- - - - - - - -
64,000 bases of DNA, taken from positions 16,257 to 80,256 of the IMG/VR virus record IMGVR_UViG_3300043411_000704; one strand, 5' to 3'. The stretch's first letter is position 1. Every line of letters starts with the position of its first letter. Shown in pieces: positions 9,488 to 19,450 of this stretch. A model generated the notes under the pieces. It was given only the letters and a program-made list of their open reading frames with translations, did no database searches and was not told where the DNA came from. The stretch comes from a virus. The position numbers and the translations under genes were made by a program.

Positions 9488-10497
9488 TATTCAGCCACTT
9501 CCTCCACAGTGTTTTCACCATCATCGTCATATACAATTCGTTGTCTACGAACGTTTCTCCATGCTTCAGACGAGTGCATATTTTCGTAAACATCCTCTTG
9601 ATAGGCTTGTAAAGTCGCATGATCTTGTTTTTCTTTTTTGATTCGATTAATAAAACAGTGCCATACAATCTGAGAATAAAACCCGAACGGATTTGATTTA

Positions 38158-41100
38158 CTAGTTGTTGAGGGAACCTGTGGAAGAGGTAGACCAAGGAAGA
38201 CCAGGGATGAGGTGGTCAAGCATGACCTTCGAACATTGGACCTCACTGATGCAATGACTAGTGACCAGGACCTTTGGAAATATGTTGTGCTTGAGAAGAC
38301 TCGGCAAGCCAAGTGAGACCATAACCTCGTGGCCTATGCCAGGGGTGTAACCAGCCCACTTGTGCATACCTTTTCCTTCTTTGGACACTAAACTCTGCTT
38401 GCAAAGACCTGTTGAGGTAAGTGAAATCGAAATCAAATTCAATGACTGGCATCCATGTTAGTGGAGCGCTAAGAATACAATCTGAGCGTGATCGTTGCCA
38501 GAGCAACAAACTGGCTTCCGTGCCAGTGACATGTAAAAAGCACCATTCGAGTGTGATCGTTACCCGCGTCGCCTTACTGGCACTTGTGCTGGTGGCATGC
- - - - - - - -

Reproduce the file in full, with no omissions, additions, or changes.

64,000 bases of DNA, taken from positions 16,257 to 80,256 of the IMG/VR virus record IMGVR_UViG_3300043411_000704; one strand, 5' to 3'. The stretch's first letter is position 1. Every line of letters starts with the position of its first letter. Shown in pieces: positions 9,488 to 19,450 of this stretch. A model generated the notes under the pieces. It was given only the letters and a program-made list of their open reading frames with translations, did no database searches and was not told where the DNA came from. The stretch comes from a virus. The position numbers and the translations under genes were made by a program.

Positions 9488-10497
9488 TATTCAGCCACTT
9501 CCTCCACAGTGTTTTCACCATCATCGTCATATACAATTCGTTGTCTACGAACGTTTCTCCATGCTTCAGACGAGTGCATATTTTCGTAAACATCCTCTTG
9601 ATAGGCTTGTAAAGTCGCATGATCTTGTTTTTCTTTTTTGATTCGATTAATAAAACAGTGCCATACAATCTGAGAATAAAACCCGAACGGATTTGATTTA

Positions 38158-41100
38158 CTAGTTGTTGAGGGAACCTGTGGAAGAGGTAGACCAAGGAAGA
38201 CCAGGGATGAGGTGGTCAAGCATGACCTTCGAACATTGGACCTCACTGATGCAATGACTAGTGACCAGGACCTTTGGAAATATGTTGTGCTTGAGAAGAC
38301 TCGGCAAGCCAAGTGAGACCATAACCTCGTGGCCTATGCCAGGGGTGTAACCAGCCCACTTGTGCATACCTTTTCCTTCTTTGGACACTAAACTCTGCTT
38401 GCAAAGACCTGTTGAGGTAAGTGAAATCGAAATCAAATTCAATGACTGGCATCCATGTTAGTGGAGCGCTAAGAATACAATCTGAGCGTGATCGTTGCCA
38501 GAGCAACAAACTGGCTTCCGTGCCAGTGACATGTAAAAAGCACCATTCGAGTGTGATCGTTACCCGCGTCGCCTTACTGGCACTTGTGCTGGTGGCATGC